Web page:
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Thanks to Xilinx for this video clip featuring my colleague Ai-Lee Grumbine demonstrating our DDR4 compliance app on their demo board with the UltraScale 2400Mb/s DDR4 controller. (Please be patient: the video stream takes a few seconds to buffer.)
It’s not often that you see something that makes you think “this is a game changer.” The introduction of logic synthesis circa 1990 was one such event; today’s introduction of SDNet from Xilinx may well be another.
via Xilinx Introduces SDNet & ‘Softly’ Defined Networks | EE Times.
Cisco has used different RISC chips over the years as its network processors. Both in it’s network closet switches and the core router chassis. First generation was based on the venerable MIPS processor, then subsequently they migrated to PowerPC, both for power reduced processing but also network optimized cpus. Cisco’s engineers would accommodate changes in function by releasing new version of the IOS. Or they would release new line cards for the big multi-slot router chassis. Between software and hardware releases they would cover the whole spectrum of wired, wireless, optical networking. It was a rich mix of what could be done.
Enter now the possibility of not just Software Defined Networking (kind of like using Virtual Machines instead of physical switches), but software defined firmware/hardware. FPGAs (field programmable gate arrays) are the computing world’s reconfigurable processor. So instead of provisioning a fixed network processor, and virtualizing on top of that to gain the software defined network, what if you could work the problem from both ends? Reconfigure the software AND the network processor. That’s what Xilinx is proposing with this announcement of SDNet. The prime example given in this announcement is the line card that would slot into a a large router chassis (some Cisco gear comes with 13 slots). If you had just a bunch of ports, let’s say RJ-45 facing outward, what then happens on the inside via the software/hardware reconfigurability would astound you. You want Fibre Channel over Ethernet? You want 10Gbit? You want SIP traffic only? You don’t buy a line card per application because it’s set in stone what the function is. You tell the SDNet compiler these are the inputs, these are the outputs, please optimize the functions and reconfigure the firmware as needed.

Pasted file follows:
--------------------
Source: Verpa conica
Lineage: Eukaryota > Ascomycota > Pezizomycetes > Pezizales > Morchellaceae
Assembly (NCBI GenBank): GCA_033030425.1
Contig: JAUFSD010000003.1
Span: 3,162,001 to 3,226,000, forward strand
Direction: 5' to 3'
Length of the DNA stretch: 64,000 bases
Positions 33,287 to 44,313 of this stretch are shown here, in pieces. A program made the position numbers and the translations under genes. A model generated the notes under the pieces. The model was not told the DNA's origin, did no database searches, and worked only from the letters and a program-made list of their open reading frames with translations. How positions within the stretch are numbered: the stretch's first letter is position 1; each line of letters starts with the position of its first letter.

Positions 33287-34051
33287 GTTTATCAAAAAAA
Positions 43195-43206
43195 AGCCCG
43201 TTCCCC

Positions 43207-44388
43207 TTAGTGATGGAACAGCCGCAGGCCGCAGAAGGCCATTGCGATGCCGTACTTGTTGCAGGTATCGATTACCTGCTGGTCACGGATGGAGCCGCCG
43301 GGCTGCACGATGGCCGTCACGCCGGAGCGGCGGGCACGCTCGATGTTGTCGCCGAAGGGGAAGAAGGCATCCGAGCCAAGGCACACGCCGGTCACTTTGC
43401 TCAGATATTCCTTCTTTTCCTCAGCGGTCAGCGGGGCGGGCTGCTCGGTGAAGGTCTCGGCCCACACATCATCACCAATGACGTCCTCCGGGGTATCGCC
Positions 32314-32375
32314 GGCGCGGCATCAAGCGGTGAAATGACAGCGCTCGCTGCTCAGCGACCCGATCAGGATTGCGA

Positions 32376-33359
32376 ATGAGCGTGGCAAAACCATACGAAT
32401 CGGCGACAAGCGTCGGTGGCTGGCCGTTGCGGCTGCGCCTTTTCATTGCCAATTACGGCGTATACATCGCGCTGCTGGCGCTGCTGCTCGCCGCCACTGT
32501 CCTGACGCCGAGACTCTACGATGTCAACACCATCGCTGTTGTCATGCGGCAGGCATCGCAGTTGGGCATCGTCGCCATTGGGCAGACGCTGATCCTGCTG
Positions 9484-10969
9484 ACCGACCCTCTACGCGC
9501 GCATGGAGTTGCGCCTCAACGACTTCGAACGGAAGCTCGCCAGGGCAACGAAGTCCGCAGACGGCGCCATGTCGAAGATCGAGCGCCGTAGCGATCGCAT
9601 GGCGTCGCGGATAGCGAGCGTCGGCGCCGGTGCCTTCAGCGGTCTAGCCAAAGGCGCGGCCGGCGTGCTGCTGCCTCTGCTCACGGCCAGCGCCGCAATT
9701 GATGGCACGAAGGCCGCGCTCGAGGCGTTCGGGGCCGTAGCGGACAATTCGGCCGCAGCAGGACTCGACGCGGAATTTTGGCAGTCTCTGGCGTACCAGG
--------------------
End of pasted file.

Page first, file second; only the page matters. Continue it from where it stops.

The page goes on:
Once programmed, that line card does what you tell it to do. It can inspect packets, it could act as a firewall, it could prioritize traffic, shape bandwidth or just simple route things as fast as it could possibly go. Doesn’t matter what signals are running over what pins, as long as it knows it’s RJ-45 connectors, it will do the rest. Amazing when you think about it that way.Related articles
- Xilinx and ARM Democratizing Smarter Systems at ARM Technology Symposium Europe 2013
This is 6,144 RGB LEDs being controlled by a BeagleBone Black and a FPGA. This gives the display 12 bit color and a refresh rate of 200 Hz. [Glen]‘s 6 panel LED wall uses the BeagleBone Black to generate the image, and the LogiBone FPGA board for high speed IO.